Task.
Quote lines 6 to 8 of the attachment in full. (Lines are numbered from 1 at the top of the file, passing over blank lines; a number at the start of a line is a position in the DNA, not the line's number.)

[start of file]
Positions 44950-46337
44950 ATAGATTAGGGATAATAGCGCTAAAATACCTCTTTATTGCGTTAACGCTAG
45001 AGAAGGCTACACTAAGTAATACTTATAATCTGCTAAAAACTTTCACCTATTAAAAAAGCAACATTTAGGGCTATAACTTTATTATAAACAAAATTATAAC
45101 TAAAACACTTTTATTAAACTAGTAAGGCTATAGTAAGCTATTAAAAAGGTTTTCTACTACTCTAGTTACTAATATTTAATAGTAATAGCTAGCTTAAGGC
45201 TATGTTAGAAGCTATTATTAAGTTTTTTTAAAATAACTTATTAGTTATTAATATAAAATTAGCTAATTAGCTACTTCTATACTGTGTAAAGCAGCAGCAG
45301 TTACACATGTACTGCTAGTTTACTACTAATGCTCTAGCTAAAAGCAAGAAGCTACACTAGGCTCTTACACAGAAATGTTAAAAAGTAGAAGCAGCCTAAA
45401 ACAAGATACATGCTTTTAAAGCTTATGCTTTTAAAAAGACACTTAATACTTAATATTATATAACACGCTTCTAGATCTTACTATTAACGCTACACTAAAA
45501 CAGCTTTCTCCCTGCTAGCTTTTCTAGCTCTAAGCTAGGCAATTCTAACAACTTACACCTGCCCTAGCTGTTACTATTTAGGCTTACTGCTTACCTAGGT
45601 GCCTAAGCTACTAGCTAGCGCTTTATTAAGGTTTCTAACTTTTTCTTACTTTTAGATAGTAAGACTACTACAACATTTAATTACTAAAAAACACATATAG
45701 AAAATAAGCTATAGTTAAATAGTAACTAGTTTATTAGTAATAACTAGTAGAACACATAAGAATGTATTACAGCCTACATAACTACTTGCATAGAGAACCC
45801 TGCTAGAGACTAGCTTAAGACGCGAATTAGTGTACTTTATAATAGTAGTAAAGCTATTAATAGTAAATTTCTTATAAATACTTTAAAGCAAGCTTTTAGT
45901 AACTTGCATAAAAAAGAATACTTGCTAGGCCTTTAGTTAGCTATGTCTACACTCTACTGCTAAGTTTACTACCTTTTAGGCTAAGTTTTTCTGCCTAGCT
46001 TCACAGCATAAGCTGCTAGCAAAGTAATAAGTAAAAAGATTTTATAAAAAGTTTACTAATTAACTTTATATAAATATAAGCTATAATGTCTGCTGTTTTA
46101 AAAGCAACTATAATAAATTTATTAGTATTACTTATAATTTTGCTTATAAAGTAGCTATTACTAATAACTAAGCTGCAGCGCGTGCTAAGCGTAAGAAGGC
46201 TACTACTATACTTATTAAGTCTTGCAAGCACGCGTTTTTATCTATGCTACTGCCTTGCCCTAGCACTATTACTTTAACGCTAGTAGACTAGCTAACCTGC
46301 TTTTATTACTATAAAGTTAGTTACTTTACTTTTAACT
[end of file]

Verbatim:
45301 TTACACATGTACTGCTAGTTTACTACTAATGCTCTAGCTAAAAGCAAGAAGCTACACTAGGCTCTTACACAGAAATGTTAAAAAGTAGAAGCAGCCTAAA
45401 ACAAGATACATGCTTTTAAAGCTTATGCTTTTAAAAAGACACTTAATACTTAATATTATATAACACGCTTCTAGATCTTACTATTAACGCTACACTAAAA
45501 CAGCTTTCTCCCTGCTAGCTTTTCTAGCTCTAAGCTAGGCAATTCTAACAACTTACACCTGCCCTAGCTGTTACTATTTAGGCTTACTGCTTACCTAGGT